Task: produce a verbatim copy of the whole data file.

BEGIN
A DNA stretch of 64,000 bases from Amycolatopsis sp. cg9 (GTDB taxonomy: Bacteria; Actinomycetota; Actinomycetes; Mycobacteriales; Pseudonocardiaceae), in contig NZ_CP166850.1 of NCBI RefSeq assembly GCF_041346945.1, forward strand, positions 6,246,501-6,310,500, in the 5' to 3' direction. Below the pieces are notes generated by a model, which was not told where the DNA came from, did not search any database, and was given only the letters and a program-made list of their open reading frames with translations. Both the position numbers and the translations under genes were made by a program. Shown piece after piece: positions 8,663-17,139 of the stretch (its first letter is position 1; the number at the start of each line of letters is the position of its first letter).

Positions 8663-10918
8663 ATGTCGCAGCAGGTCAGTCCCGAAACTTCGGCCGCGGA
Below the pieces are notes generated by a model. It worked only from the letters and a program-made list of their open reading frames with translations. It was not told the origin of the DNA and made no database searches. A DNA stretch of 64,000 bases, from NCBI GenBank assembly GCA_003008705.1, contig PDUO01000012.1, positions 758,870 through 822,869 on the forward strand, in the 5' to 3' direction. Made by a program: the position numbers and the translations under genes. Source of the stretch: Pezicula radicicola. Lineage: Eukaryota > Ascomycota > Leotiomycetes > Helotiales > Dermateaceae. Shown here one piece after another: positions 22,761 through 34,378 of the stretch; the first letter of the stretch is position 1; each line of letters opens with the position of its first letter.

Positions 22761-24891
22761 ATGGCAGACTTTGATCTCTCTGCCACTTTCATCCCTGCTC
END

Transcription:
A DNA stretch of 64,000 bases from Amycolatopsis sp. cg9 (GTDB taxonomy: Bacteria; Actinomycetota; Actinomycetes; Mycobacteriales; Pseudonocardiaceae), in contig NZ_CP166850.1 of NCBI RefSeq assembly GCF_041346945.1, forward strand, positions 6,246,501-6,310,500, in the 5' to 3' direction. Below the pieces are notes generated by a model, which was not told where the DNA came from, did not search any database, and was given only the letters and a program-made list of their open reading frames with translations. Both the position numbers and the translations under genes were made by a program. Shown piece after piece: positions 8,663-17,139 of the stretch (its first letter is position 1; the number at the start of each line of letters is the position of its first letter).

Positions 8663-10918
8663 ATGTCGCAGCAGGTCAGTCCCGAAACTTCGGCCGCGGA
Below the pieces are notes generated by a model. It worked only from the letters and a program-made list of their open reading frames with translations. It was not told the origin of the DNA and made no database searches. A DNA stretch of 64,000 bases, from NCBI GenBank assembly GCA_003008705.1, contig PDUO01000012.1, positions 758,870 through 822,869 on the forward strand, in the 5' to 3' direction. Made by a program: the position numbers and the translations under genes. Source of the stretch: Pezicula radicicola. Lineage: Eukaryota > Ascomycota > Leotiomycetes > Helotiales > Dermateaceae. Shown here one piece after another: positions 22,761 through 34,378 of the stretch; the first letter of the stretch is position 1; each line of letters opens with the position of its first letter.

Positions 22761-24891
22761 ATGGCAGACTTTGATCTCTCTGCCACTTTCATCCCTGCTC